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The Estonia Model: Why a Free and Secure Internet Matters

In this Director's Forum, His Excellency Toomas Hendrik Ilves, President of the Republic of Estonia, will discuss the state of cybersecurity, privacy, and the digital economy.

Date & Time

Apr. 21, 2015
1:00pm – 2:00pm

Location

6th Floor, Woodrow Wilson Center
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The Estonia Model: Why a Free and Secure Internet Matters

After regaining independence in 1991, the Republic of Estonia built a new government from the ground up. The result was the world's most comprehensive and efficient 'e-government': a digital administration with online IDs for every citizen, empowered by a free nationwide Wi-Fi network and a successful school program — called Tiger Leap — that boosts tech competence at every age level. While most nations still struggle to provide comprehensive Internet access, Estonia has made major progress towards a strong digital economy, along with robust protections for citizen rights. E-government services have made Estonia one of the world's most attractive environments for tech firms and start-ups, incubating online powerhouses like Skype and Transferwise.

An early adopter of information technology, Estonia was also one of the first victims of a cyber attack. In 2007, large-scale Distributed Denial of Service attacks took place, mostly against government websites and financial services. The damages of these attacks were not remarkable, but they did give the country's security experts  valuable experience and information in dealing with such incidents. Eight years on, the Wilson Center is pleased to welcome Estonia's President Toomas Hendrik Ilves for a keynote address on the state of cybersecurity, privacy, and the digital economy.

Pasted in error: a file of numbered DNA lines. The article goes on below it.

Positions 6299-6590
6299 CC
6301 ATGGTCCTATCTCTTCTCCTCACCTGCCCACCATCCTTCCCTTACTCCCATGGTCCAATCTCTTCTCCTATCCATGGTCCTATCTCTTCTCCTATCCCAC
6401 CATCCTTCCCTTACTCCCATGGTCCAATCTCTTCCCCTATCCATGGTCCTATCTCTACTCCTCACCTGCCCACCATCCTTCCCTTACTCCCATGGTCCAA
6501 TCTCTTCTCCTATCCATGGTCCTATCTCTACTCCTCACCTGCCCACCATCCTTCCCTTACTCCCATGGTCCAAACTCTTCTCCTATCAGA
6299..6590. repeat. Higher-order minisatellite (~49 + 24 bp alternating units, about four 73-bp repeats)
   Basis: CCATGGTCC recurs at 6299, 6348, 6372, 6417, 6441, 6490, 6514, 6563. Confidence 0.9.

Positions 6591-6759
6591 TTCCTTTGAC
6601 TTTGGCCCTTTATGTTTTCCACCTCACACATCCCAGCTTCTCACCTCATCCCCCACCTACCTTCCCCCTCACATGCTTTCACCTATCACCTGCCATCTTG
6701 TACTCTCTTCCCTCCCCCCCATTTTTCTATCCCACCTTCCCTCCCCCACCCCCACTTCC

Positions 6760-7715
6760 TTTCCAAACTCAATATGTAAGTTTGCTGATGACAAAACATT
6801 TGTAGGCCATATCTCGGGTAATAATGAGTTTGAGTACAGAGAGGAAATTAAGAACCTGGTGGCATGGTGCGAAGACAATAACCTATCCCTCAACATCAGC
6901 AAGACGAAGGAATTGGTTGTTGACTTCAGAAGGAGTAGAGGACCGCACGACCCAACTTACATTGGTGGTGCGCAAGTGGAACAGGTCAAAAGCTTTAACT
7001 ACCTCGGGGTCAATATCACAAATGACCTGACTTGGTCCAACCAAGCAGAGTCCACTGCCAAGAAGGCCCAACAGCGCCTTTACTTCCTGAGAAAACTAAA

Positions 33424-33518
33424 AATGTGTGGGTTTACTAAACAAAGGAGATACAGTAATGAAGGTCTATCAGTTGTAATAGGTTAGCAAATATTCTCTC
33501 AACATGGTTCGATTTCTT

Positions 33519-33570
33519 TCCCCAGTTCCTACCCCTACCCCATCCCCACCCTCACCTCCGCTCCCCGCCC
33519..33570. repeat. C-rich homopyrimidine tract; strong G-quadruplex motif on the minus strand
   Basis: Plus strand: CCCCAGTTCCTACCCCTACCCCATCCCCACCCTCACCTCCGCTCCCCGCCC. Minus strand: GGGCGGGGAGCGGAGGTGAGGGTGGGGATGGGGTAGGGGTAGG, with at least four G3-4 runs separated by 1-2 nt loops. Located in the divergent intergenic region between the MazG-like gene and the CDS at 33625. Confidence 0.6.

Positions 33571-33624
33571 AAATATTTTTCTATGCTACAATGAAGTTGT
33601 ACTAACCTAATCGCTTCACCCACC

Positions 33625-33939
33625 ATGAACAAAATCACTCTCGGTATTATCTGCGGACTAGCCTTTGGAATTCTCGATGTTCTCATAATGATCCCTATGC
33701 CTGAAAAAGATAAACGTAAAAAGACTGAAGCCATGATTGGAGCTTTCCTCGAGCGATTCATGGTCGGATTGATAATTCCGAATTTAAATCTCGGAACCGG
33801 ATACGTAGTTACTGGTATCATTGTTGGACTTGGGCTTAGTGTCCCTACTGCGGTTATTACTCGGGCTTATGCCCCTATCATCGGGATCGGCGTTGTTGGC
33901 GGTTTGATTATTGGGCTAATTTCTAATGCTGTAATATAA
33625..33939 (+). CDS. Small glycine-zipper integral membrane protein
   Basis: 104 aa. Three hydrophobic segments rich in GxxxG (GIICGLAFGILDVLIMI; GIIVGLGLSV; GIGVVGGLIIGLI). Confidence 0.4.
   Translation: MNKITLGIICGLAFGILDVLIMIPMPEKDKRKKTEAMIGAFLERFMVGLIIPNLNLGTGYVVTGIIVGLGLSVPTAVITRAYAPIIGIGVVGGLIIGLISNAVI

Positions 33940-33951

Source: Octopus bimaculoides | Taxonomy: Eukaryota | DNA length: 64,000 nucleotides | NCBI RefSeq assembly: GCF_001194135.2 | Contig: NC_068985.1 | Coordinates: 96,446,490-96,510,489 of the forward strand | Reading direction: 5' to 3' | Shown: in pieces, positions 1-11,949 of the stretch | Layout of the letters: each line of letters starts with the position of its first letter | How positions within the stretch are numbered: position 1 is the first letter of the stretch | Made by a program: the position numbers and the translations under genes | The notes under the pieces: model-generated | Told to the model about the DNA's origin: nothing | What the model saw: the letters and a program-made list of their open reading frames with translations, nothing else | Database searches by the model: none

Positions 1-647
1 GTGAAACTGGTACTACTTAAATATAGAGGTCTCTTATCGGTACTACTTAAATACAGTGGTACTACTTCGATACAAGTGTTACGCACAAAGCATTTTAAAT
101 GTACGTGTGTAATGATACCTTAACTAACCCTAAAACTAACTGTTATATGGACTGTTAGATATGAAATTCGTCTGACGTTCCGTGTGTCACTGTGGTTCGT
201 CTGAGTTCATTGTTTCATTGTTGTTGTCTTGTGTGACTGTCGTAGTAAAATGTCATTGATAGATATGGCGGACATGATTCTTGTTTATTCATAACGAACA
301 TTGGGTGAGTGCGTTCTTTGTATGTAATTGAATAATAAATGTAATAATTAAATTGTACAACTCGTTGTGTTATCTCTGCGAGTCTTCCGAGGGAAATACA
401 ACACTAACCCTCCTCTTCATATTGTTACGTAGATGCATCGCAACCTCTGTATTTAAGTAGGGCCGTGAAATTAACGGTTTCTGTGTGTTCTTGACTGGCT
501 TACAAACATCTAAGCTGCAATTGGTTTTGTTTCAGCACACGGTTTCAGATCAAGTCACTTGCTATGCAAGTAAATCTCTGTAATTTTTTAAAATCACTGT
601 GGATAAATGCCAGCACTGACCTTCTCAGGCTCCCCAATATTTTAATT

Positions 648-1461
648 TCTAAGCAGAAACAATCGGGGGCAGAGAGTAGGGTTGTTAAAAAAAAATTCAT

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Digital Futures Project

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Global Europe Program

The Global Europe Program addresses vital issues affecting Europe’s relations with the rest of the world through scholars-in-residence, seminars, international conferences and publications. These programmatic activities cover wide-ranging topics include: European energy security, the role of the European Union and NATO, democratic transitions, and counter-terrorism, among others. The program also investigates comparatively European approaches to policy issues of importance to the United States, including migration, global governance, and relations with Russia, China and the Middle East.  Read more

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